Grief stricken, and emotionally crippled by personal recriminations for their failure, Isabel and Jose moved on with their lives and had another child, a boy. Years later, Jose would retire from a major university as a top microbiologist, and Isabel would still be working as a highly paid Nurse Practitioner in a government health agency. Little Lisa and her brother earned educations themselves. Lisa married and now lives comfortably in Oregon.
To this day, even the mention of Connie's name brings tears to the eyes of Isabel. After all these years, Isabel has never been able to forgive herself for the loss of her favorite little daughter. She knows she "should have and could have", and she will feel that pain until the day she dies.
Cut to today.
If the same event happened today, both Isabel and Jose would be arrested and prosecuted for felony child endangerment. Lisa would have been removed from the home and placed in foster care by the so-called Child "Protective" Services. After serving their sentences, Isabel and Jose would be barred from holding many professional licenses due to their felony convictions. Who knows what would have become of Lisa. In the final analysis, that family unit would have been fragmented and ultimately destroyed. We've come a long way, baby.
My son Carl met Tina in High School. They were boyfriend-girlfriend immediately, and they married at age twenty. They had three children in a period of about six years. In early December 2000, Tina was driving the family van, stopped in traffic. A young man aged 17 had been given a 400 horse power 1965 GTO by his father, and he was having fun driving it. He miscalculated on wet pavement while turning a corner, lost control, shot over a divider berm and struck Tina through the driver side door. Tina was killed instantly, but my grandson, Carl, was safely strapped in his child car safety seat behind her, and he was unhurt. My son was left with children ages 6, 3 and 3 months to raise by himself. Merry Christmas.
The boy who killed Tina was not under the influence of alcohol or drugs. His youthful exuberance had gotten away from him, and he now stood in shock at the side of the van, looking at the torn, beautiful young woman and mother he had just killed. I cannot fathom what must have been going through his young mind. Perhaps it was the same mix of horror and disbelief that Marjorie Knoller felt when her dog attacked and killed Diane Whipple.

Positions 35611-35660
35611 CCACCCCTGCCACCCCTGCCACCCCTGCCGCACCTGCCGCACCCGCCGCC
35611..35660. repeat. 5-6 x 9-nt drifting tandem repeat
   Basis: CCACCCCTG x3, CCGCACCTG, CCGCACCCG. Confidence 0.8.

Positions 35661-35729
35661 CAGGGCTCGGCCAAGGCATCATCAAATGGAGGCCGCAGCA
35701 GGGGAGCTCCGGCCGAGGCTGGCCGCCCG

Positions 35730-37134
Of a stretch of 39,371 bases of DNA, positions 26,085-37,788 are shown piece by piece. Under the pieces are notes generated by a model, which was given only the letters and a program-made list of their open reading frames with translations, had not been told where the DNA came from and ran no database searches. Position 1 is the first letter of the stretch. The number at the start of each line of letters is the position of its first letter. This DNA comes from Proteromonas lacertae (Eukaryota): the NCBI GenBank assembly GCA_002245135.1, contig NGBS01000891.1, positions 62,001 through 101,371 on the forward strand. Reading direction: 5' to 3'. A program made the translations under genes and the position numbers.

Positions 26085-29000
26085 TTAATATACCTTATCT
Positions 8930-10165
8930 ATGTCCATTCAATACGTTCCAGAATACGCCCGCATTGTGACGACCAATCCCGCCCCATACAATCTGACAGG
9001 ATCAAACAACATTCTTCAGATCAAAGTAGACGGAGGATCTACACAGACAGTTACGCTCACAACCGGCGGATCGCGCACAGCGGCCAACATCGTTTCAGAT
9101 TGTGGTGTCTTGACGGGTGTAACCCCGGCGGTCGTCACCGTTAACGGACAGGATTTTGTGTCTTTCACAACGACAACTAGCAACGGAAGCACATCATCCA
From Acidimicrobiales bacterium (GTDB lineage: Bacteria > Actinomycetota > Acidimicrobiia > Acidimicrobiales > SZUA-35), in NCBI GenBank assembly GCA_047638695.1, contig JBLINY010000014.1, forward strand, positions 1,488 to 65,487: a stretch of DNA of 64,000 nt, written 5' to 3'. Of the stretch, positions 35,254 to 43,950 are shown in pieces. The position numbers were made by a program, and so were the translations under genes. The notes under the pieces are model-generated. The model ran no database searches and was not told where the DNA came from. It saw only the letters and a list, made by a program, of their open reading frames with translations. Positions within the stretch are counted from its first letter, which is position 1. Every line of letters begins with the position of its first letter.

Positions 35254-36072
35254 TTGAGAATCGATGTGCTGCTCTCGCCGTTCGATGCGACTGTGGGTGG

The community my son lives in is very affluent and tight, and an outpouring of sympathy, contributions and shared grief overwhelmed the entire population overnight. Amid all the news reports, there was also public anger being fomented toward the 17 year-old boy and his family, but through his tears, my son went on television, pleading that the young man who had killed his wife and mother of his children, not be criminally prosecuted for what my son knew was a terribly unfortunate accident. By his plea, the community stood down, and although the boy did receive some punishment for his actions, he was never incarcerated, nor has he been branded as a criminal for the rest of his life. He was a good kid who did what so many of us do when we're young, and God knows my son did it too. My son just didn't manage to kill anyone when he was racing around with his own hair on fire.
The response from the community was of humbling and deep respect for my son, and I am so very, very proud of him as well.
You know, when somebody goes out and takes actions to deliberately hurt others, or they knowingly drive drunk, they need a good hanging, and I'll be the first to pull the lever. But when human error results in tragedy, what is the point of criminally prosecuting the individual responsible? What exactly are we hoping to accomplish? What, that nobody else will make the same stupid mistake? Where is the deterrent value? There is none. We prosecute ourselves when we criminalize human error.
Already, there are criminal cases being prosecuted against dog owners in Wisconsin and Kansas because their dogs attacked and killed humans. Yet not one of those cases involves an agressor who commanded the dogs to attack. Soon, we'll be imprisoning parents who raise children that kill. If we keep going like this, we'll be mimicking Merry Old England and hang people who merely steal a loaf of bread to feed their children. It feels so much better to admit that there, but for the grace of God, go I.
Carl F. Worden